Reprinted by Permission of: Bishop Museum Press, Honolulu, Hawai'i
An entirely different type of outrigger characterizes the canoes of Kapingamarangi, a low atoll of 28 islets in latitude 1 degree 4 minutes N., longitude154 degrees 45 minutes E., lying roughly midway between the central Carolines and northern Melanesia. As in Nukuoro, the language of the people is essentially Polynesian.
A fine specimen of the paddling canoe of the island brought home by Hambruch* is deposited in the Hamburg Museum fur Volkerkunde and it is from this that the present description is written (fig. 288).
The hull which measures 4.33 meters over all, is a typical five-part canoe, formed of a dugout underbody fitted with stout, slightly upturned end pieces, winged at each side to make connection with a washstrake on each side. The whole hull is painted red, ornamented with large, roughly daubed white St. Andrew's crosses in longitudinal series; one row occupies the whole length and width of the washstrake and two others are painted fore and aft upon the underbody. The sides and upper surface of the end pieces are similarly ornamented.
The underbody is equal-ended, the bottom straight in the long median region, rounding up in a sweeping curve at each end to meet the end piece, but with the curve broken near the upper end by a deep return angle which forms a prominent "heel" at this point. Transversely, the bottom slopes sharply upward from a median keel ridge into vertical sides, the bilges high and weakly developed.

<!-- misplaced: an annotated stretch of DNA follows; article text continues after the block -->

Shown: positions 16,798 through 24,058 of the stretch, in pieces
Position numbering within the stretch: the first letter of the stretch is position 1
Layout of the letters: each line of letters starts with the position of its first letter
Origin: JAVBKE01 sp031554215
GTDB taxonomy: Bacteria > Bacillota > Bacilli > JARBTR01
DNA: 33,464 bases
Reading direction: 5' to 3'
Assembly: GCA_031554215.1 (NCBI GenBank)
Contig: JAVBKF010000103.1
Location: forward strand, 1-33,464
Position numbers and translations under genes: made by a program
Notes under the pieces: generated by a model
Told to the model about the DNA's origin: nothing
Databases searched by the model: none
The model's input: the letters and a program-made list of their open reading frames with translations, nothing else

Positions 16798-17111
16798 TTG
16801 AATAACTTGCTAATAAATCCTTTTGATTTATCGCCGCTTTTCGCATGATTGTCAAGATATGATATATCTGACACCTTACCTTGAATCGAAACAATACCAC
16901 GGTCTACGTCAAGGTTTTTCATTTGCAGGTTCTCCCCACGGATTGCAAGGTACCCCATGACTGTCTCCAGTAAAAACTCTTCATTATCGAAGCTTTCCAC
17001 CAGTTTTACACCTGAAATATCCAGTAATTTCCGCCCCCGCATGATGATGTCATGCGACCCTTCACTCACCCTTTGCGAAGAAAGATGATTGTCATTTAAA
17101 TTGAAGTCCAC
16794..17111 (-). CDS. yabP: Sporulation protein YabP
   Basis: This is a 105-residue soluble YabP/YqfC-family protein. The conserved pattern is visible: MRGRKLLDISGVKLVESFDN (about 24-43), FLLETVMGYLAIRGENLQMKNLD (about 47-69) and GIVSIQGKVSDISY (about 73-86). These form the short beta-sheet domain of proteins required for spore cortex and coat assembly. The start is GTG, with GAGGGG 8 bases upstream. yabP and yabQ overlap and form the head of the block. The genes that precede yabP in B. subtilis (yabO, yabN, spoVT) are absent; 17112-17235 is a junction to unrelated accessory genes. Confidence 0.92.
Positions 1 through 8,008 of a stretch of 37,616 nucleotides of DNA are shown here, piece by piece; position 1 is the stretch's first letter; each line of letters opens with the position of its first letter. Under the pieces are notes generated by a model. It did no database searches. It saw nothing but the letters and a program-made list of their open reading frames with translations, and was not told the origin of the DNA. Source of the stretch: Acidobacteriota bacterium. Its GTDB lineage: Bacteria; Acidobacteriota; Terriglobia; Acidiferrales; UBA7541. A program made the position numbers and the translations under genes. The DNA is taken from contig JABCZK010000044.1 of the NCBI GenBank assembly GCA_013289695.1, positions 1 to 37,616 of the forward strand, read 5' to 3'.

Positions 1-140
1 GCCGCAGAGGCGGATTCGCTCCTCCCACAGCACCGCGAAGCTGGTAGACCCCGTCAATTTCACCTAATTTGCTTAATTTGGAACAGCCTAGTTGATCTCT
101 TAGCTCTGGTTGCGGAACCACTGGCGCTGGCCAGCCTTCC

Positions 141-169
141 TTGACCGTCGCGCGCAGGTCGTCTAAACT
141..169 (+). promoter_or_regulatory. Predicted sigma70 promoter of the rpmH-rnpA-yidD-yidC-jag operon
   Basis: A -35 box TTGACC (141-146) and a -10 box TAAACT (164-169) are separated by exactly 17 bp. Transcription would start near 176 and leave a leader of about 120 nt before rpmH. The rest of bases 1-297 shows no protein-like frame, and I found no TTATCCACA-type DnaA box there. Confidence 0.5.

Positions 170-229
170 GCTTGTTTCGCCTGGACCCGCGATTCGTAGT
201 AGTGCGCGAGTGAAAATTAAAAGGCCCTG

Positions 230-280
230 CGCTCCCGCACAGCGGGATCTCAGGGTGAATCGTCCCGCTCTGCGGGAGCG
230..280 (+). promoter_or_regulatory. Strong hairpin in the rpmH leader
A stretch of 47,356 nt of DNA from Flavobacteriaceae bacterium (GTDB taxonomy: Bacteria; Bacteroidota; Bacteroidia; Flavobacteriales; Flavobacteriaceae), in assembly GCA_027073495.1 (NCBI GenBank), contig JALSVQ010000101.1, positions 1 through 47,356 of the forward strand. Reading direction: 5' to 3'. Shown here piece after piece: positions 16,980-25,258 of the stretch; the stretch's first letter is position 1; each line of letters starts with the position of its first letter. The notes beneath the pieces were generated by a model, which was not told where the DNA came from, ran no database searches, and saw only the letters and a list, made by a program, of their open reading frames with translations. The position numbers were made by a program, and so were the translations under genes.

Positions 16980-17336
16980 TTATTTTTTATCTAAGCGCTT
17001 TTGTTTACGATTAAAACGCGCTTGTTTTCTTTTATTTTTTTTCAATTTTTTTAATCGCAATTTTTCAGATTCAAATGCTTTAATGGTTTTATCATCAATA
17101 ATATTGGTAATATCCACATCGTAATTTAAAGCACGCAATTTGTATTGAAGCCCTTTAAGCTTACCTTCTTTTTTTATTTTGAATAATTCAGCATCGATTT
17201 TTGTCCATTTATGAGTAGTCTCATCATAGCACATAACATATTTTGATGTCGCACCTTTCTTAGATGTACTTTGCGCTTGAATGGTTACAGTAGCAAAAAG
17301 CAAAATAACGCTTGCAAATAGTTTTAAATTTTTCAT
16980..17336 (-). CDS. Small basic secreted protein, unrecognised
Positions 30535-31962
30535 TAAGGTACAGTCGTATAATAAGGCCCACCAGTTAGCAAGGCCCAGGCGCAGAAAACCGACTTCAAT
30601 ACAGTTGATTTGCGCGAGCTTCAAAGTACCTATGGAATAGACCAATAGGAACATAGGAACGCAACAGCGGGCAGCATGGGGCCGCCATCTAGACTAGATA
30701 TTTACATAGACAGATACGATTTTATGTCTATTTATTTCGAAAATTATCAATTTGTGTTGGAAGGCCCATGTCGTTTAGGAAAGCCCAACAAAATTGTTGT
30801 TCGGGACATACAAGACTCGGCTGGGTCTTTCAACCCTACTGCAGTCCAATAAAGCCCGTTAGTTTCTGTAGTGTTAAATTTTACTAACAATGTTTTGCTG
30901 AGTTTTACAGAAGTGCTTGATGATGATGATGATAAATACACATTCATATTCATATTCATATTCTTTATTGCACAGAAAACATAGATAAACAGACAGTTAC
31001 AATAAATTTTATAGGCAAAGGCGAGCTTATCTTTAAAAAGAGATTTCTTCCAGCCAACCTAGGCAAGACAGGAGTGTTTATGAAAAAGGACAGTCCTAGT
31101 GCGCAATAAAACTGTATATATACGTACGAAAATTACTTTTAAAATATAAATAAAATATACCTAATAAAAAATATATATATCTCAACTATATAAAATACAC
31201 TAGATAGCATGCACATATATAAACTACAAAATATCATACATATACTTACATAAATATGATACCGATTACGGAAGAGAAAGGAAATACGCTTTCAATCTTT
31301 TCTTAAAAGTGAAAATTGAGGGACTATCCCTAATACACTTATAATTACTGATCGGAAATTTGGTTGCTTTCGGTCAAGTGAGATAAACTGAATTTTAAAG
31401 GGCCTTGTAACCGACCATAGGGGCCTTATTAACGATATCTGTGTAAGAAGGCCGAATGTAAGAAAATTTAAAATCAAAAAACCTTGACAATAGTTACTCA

The end pieces are dissimilar, that which I take to be the head the higher and more massive. Each is scarfed to an end of the underbody by a lock joint. The heavy basal part of the head piece is partially hollowed out; anteriorly it rises into a short and stout figurehead, rectangular in section and horizontally truncate. Posteriorly a wing is given off on each side in the manner of the headboard of Society Islands canoes and for the same purpose.
The stern piece is on the same model but with the upturned end smaller and nearly vertical.
Filling in the space on each side between the winged extremities of the two end pieces is the nearly vertical washstrake, surmounted by a narrow, rounded gunwale rail. All parts are sewn together in the ordinary unconcealed method.
The gunwale rails are continued outboard at the stern to a point level with the after end of the stern piece, to which they ate connected by a transverse stiffening brace consisting of a bow-shaped withy. Anteriorly they are joined together by a short thwart bar lashed over their fore ends.
The hull is crossed, in addition by three outrigger booms, for false booms, and six thwart bars. All pass through the upper part of the washstrake, the booms let into its edges, the thwarts passing right through at a slightly lower level. The thwart ends project about 2 inches outboard. The main and the false booms are spaced apart at regular intervals, each immediately to the fore side of one of the thwart bars except the last false boom which is on the fore side of the stern piece. Two of the false booms are fitted between the outrigger frame and the head of the canoe, the other two aft of the outrigger. They project outboard on the outrigger side about 2 feet, their outer ends slightly upcurved; over them, 12 to 15 inches from the side of the canoe, is lashed a long stringer pole.